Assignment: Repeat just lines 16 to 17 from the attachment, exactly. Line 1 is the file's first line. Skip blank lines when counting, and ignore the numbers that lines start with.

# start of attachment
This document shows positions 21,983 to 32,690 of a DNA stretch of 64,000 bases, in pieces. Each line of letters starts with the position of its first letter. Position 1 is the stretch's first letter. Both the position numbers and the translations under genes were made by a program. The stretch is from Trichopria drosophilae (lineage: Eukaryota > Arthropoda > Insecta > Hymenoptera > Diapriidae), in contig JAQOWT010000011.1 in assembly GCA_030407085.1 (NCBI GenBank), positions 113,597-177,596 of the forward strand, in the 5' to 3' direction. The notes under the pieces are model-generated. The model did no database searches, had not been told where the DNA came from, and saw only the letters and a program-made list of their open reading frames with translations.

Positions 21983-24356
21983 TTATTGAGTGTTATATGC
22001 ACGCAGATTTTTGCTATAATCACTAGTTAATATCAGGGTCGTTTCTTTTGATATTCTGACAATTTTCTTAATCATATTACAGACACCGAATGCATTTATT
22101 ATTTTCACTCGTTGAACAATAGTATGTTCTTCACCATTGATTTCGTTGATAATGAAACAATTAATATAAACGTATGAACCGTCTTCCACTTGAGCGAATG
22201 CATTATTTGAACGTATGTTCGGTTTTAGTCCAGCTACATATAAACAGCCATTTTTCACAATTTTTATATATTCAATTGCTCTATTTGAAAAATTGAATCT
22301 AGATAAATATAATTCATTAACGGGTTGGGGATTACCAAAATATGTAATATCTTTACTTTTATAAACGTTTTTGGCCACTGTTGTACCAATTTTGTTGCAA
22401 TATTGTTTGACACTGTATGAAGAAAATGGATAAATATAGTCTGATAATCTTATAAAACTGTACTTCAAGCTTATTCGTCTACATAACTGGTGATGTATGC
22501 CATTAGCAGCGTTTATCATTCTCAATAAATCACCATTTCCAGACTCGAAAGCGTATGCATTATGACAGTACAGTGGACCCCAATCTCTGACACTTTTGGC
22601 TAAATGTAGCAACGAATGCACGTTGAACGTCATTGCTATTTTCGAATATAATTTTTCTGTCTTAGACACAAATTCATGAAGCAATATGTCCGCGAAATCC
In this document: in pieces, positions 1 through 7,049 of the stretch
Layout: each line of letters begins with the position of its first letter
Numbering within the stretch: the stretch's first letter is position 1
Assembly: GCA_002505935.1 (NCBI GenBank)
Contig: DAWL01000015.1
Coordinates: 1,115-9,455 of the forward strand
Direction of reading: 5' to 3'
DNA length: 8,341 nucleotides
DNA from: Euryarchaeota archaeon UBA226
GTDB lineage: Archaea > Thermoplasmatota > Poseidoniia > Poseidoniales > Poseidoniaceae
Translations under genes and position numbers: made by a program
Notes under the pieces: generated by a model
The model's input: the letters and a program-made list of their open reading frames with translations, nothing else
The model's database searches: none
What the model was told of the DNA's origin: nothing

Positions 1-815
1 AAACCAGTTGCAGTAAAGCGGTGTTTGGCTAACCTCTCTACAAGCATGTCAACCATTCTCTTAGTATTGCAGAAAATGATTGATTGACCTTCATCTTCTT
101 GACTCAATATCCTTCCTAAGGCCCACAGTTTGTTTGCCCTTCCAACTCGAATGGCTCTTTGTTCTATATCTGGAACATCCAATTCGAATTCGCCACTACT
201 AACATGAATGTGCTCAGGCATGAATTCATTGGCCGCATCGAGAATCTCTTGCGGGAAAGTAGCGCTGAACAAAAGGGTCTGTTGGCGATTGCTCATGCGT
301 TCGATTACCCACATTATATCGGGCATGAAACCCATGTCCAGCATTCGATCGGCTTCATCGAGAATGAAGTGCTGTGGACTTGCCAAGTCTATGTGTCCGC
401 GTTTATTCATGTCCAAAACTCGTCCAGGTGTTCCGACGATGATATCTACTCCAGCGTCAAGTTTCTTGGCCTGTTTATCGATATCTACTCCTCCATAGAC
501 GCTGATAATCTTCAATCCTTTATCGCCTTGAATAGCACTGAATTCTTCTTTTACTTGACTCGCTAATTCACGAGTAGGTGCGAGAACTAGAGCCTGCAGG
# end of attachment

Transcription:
Coordinates: 1,115-9,455 of the forward strand
Direction of reading: 5' to 3'